Bioscience Biotechnology Research Communications

An Open Access International Journal

P-ISSN: 0974-6455 E-ISSN: 2321-4007

Bioscience Biotechnology Research Communications

An Open Access International Journal

Titikksha Das1* and Mamata Goswami2

1Department of Zoology, Gauhati University, Guwahati, Assam, India

2Department of Zoology, Cotton University, Guwahati, Assam, India

Corresponding author email: titikkshadas.89@gmail.com

DOI:

Article Publishing History

Received:

Accepted After Revision:

ABSTRACT:

Blood parameters and the bioaccumulation of metals in different organs are the most important tools that can be used as effective and sensitive index to monitor physiological and pathological changes in fishes. In this study the effects of sublethal concentration of sodium arsenite were studied to evaluate heavy metal toxicity stress symptoms in fish blood. The relevant aspects of the therapeutic potential of aqueous garlic extract (AGE) against arsenic induced toxicity in the fresh water fish Channa punctatus have been evaluated. It was observed that haemoglobin content and red blood cells decreased significantly while the white blood cells and clotting time increased for the arsenic treated fishes. However, the haematological parameters were found to be stabilised in the revival group treated with garlic.

The accumulated arsenic in liver, gill, and kidney tissues of Channa punctatus was estimated by determining total arsenic concentration through Atomic Absorption Spectroscopy. The highest total arsenic content in the liver tissue of the fishes exposed to arsenic was 29.25 ± 0.15 ppb while the AGE treated group was found to be 27.96 ±0.13 ppb. In the gill tissue arsenic treated group accumulated 36.31 ± 0.21 ppb and arsenic + AGE treated group accumulated 34.94 ± 0.12 ppb of total arsenic. The total arsenic concentration in the kidney tissue was 21.8 ± 0.23 ppb for the arsenic treated group and arsenic content reduced to 20.27 ± 0.02 ppb for arsenic + AGE. Accumulation of arsenic found in liver, gill and kidney in the present study confirms the fact that arsenic toxicity was responsible for the physiological changes in the fishes. The results of the present study also signify that the haematological disturbances are caused by arsenic and its consequences could be reverted to a large extent by using aqueous garlic extract.

KEYWORDS:

AAS, Arsenic, Garlic, Haematological Parameter.

Download this article as:

Copy the following to cite this article:

Das T, Goswami M. Ameliorative Effects of Aqueous Garlic Extract on the Haematology of Arsenic-Induced Channa punctatus. Biosc.Biotech.Res.Comm. 2021;14(2).


Copy the following to cite this URL:

Das T, Goswami M. Ameliorative Effects of Aqueous Garlic Extract on the Haematology of Arsenic-Induced Channa punctatus. Biosc.Biotech.Res.Comm. 2021;14(2). Available from: <a href=”https://bit.ly/2QNVEk3“>https://bit.ly/2QNVEk3</a>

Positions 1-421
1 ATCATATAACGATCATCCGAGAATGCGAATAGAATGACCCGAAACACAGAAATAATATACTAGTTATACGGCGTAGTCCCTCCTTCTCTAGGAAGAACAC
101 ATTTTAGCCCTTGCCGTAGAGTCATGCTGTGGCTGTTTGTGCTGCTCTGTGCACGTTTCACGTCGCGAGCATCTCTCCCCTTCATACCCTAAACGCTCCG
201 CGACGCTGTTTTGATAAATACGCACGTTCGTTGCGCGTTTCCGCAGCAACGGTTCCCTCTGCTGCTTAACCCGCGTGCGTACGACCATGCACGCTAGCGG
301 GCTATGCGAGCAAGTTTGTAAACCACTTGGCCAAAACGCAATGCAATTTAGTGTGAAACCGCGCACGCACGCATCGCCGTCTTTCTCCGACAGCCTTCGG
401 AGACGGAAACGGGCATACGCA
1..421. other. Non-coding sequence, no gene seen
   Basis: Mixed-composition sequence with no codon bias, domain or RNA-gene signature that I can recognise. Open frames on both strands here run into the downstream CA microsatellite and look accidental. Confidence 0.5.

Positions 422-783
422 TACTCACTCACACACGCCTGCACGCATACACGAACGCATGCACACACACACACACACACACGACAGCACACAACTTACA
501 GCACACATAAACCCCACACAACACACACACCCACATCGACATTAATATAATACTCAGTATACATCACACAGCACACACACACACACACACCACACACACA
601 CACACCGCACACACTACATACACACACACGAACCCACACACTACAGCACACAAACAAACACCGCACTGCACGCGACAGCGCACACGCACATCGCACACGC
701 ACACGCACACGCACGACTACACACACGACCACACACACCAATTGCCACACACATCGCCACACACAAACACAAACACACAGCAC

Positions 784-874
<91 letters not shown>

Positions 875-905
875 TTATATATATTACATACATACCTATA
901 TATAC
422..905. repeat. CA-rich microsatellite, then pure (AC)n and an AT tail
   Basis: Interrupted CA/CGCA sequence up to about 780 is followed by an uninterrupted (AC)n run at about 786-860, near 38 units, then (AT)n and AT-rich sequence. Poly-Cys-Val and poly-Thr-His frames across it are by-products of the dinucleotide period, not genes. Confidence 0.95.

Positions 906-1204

INTRODUCTION

Fishes are reasonably sensitive to the changes in their adjoining environment. Therefore, fish health is assumed as a reflection of the physical condition of a specific aquatic ecosystem. The freshwater fish Channa punctatus has been used as a bioindicator in toxicological studies since it is a very common species and it has higher tolerance for any stressed condition. Several studies conducted on mice, rats and chickens have reported that an oral garlic oil supplement affords significant protection against the toxicity of hepatotoxins including heavy metals (Senapati et al. 2001; Arora et al. 2004; Olaganathan and Patterson 2013).

Haematological parameters are one of the most important tools that can be used as effective and sensitive index to monitor physiological and pathological changes in fishes. The blood parameters of different fishes exposed to different water pollutants and toxicants, such as metals, biocides, pesticides, chemical industrial effluents, etc. had been used as sensitive indicator of stress for the toxicity evaluation studies of these pollutants (Singh et al. 2008; Podeti and Benarjee 2017). The aquatic biotope, fish species, age, sexual maturity and health status of the fishes were found to affect the haematological parameters (Radu et al. 2009; Patriche et al. 2011).  Appreciable changes were observed in haematological parameters and biochemical profiles of the lithium induced Channa punctatus and Oreochromis niloticus (ThangaMalathi and Anuradha 2020).

The relationship of blood characteristics to the habitat and adaptability of the fish to the environment can be understood by working on the haematological and biochemical parameters (Podeti and Benarjee 2017). In order to understand the fish physiology and pathology different investigators had estimated the various blood parameters in fishes (Va´zquez and Guerrero 2007; Satheeshkumar et al. 2012). Blood constituents of fishes are directly or indirectly influenced by the quality of water, temperature, food availability and physiological status of the fishes (Dheer et al. 1988; Bala et al. 1994; Iqbal et al. 1997). It was also observed that many factors including environmental factor influence the haematological parameters of the Channa punctatus.